MedicalResearch.com Interview with:
M Mushfiqur Rahman, MSc. PhD candidate
School of Population and Public Health
University of British Columbia, Statistical Analyst
Arthritis Research Centre of Canada
5591 No. 3 Road, Richmond
BC, Canada, V6X 2C7;
MedicalResearch.com: What are the main findings of the study?
Author’s response: Using 18 years of administrative health records from British Columbia, Canada, our aim was to determine whether osteoarthritis increases the risk of cardiovascular disease in a longitudinal study. We also examined the risks of specific cardiovascular conditions such as, myocardial infarction, ischemic heart disease, congestive heart failure, and stroke after adjusting for age, sex, socio-economic status, diabetes, hypertension, hyperlipidemia, chronic obstructive pulmonary disease, and a co-morbidity score.
We observed a significant increase in the risk of cardiovascular disease, ischemic heart disease, and congestive heart failure among individuals with osteoarthritis compared with age-sex matched non-osteoarthritis individuals. Our data suggests that adult women and men aged 65 years and older with osteoarthritis had higher risks of developing these conditions. The risks were also higher among severe osteoarthritis patients who had undergone total joint replacement surgeries. Men aged between 20-64 years with osteoarthritis did not show higher risks of developing these conditions.
MedicalResearch.com: Were any of the findings unexpected?
Author’s response: Yes, in our study, individuals with osteoarthritis did not show a significant association with myocardial infarction or stroke. This may have happened due to some factors unknown at this point and data limitations. Our administrative database did not include records of hospital patients treated at emergency care units. Some deaths from acute myocardial infarction or stroke occurred in the hospital emergency care units or at home were not captured in our study.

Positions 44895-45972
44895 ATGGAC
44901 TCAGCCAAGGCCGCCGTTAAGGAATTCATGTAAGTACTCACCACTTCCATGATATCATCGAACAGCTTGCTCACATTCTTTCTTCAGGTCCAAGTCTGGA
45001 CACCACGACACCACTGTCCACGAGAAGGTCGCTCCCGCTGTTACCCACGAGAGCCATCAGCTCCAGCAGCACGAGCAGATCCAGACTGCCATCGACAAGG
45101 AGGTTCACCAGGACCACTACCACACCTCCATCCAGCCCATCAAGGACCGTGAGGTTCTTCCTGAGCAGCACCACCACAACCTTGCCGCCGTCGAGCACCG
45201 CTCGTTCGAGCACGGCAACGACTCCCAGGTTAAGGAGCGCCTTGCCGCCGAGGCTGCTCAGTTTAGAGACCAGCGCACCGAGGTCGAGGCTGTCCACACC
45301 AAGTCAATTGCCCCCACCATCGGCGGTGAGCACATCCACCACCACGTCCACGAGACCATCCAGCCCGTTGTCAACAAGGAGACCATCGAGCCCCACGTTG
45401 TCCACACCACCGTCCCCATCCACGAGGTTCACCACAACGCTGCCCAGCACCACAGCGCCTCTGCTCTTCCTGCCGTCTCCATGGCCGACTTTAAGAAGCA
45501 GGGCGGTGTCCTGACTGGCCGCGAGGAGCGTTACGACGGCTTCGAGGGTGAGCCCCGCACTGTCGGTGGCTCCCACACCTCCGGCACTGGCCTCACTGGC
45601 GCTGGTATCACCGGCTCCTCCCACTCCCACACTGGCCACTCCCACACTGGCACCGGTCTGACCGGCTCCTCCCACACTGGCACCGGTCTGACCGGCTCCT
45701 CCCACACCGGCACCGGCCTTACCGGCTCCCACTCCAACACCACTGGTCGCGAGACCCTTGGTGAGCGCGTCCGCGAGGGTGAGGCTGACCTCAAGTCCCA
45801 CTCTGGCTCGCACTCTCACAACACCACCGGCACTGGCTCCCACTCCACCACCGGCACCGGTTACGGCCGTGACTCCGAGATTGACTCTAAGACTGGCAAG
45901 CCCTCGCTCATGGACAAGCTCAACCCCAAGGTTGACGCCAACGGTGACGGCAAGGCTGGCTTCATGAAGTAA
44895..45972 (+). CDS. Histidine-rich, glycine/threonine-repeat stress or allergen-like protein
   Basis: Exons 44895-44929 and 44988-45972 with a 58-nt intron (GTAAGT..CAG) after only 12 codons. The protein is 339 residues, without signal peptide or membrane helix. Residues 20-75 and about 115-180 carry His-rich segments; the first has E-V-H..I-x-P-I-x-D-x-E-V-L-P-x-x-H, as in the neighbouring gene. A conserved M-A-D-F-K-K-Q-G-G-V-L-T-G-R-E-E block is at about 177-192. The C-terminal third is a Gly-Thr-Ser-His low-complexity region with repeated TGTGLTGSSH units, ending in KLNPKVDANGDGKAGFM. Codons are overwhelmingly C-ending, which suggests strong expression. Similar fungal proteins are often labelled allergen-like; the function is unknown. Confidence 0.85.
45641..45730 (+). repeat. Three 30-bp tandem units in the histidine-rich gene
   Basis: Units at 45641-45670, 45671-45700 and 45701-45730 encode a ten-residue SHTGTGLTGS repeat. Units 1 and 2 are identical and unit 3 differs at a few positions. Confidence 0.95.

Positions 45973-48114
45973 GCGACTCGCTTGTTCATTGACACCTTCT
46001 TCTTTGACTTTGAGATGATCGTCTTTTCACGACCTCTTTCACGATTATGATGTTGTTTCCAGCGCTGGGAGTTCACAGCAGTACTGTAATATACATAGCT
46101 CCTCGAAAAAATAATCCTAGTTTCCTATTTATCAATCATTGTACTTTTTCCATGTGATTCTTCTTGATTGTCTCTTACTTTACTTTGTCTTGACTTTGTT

MedicalResearch.com: What should clinicians and patients take away from your report?
Author’s response: These findings can inform both clinicians and patients to develop additional strategies to build cardiac awareness campaigns. Although these results are conditional on further confirmation, the goal could be to increase knowledge of cardiovascular disease risks among men and women with osteoarthritis. The causal mechanism of this relationship is unknown at this point, however, patients should be aware of the adverse impact of factors such as chronic inflammation, obesity and metabolic syndromes, immobility (or less physical activity), muscle weakness, non-steroidal anti-inflammatory drugs use.
MedicalResearch.com: What recommendations do you have for future research as a result of this study?
Author’s response: To the best of our knowledge, this is the first prospective longitudinal study of the relationship between osteoarthritis and incident cardiovascular disease. Therefore, we recommend more population-based studies to confirm these relationships in different databases. In addition, we were not able to adjust for all possible confounding factors in these relationships, future studies may include them. The impact of osteoarthritis on acute myocardial infarction or stroke related mortality prior to hospital admission could be another potential future area of research.